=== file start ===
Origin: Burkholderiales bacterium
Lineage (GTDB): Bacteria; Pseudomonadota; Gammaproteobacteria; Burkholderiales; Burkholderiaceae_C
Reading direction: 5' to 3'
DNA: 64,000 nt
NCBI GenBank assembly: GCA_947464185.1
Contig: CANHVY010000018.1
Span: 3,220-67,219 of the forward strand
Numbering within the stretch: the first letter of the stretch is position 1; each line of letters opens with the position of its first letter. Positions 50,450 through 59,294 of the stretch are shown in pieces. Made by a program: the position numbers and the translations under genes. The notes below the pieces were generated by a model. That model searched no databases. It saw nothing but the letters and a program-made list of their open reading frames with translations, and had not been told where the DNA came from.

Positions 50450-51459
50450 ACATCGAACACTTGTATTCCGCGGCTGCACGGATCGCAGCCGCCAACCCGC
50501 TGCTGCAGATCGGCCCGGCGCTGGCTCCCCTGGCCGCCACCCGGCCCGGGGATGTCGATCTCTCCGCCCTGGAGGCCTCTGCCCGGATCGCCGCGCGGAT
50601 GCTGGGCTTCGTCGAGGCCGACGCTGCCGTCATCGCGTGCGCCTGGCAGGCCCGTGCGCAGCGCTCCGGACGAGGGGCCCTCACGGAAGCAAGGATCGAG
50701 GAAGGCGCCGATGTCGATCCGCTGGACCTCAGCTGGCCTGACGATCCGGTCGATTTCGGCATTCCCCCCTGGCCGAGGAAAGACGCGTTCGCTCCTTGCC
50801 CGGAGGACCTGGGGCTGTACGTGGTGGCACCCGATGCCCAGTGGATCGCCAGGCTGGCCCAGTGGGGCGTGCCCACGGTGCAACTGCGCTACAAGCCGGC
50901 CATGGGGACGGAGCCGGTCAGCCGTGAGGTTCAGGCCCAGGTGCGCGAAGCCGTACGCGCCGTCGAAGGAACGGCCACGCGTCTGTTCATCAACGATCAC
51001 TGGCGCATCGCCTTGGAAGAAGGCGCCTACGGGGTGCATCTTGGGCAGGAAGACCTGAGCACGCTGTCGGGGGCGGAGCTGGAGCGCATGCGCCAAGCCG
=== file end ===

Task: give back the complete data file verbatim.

Origin: Burkholderiales bacterium
Lineage (GTDB): Bacteria; Pseudomonadota; Gammaproteobacteria; Burkholderiales; Burkholderiaceae_C
Reading direction: 5' to 3'
DNA: 64,000 nt
NCBI GenBank assembly: GCA_947464185.1
Contig: CANHVY010000018.1
Span: 3,220-67,219 of the forward strand
Numbering within the stretch: the first letter of the stretch is position 1; each line of letters opens with the position of its first letter. Positions 50,450 through 59,294 of the stretch are shown in pieces. Made by a program: the position numbers and the translations under genes. The notes below the pieces were generated by a model. That model searched no databases. It saw nothing but the letters and a program-made list of their open reading frames with translations, and had not been told where the DNA came from.

Positions 50450-51459
50450 ACATCGAACACTTGTATTCCGCGGCTGCACGGATCGCAGCCGCCAACCCGC
50501 TGCTGCAGATCGGCCCGGCGCTGGCTCCCCTGGCCGCCACCCGGCCCGGGGATGTCGATCTCTCCGCCCTGGAGGCCTCTGCCCGGATCGCCGCGCGGAT
50601 GCTGGGCTTCGTCGAGGCCGACGCTGCCGTCATCGCGTGCGCCTGGCAGGCCCGTGCGCAGCGCTCCGGACGAGGGGCCCTCACGGAAGCAAGGATCGAG
50701 GAAGGCGCCGATGTCGATCCGCTGGACCTCAGCTGGCCTGACGATCCGGTCGATTTCGGCATTCCCCCCTGGCCGAGGAAAGACGCGTTCGCTCCTTGCC
50801 CGGAGGACCTGGGGCTGTACGTGGTGGCACCCGATGCCCAGTGGATCGCCAGGCTGGCCCAGTGGGGCGTGCCCACGGTGCAACTGCGCTACAAGCCGGC
50901 CATGGGGACGGAGCCGGTCAGCCGTGAGGTTCAGGCCCAGGTGCGCGAAGCCGTACGCGCCGTCGAAGGAACGGCCACGCGTCTGTTCATCAACGATCAC
51001 TGGCGCATCGCCTTGGAAGAAGGCGCCTACGGGGTGCATCTTGGGCAGGAAGACCTGAGCACGCTGTCGGGGGCGGAGCTGGAGCGCATGCGCCAAGCCG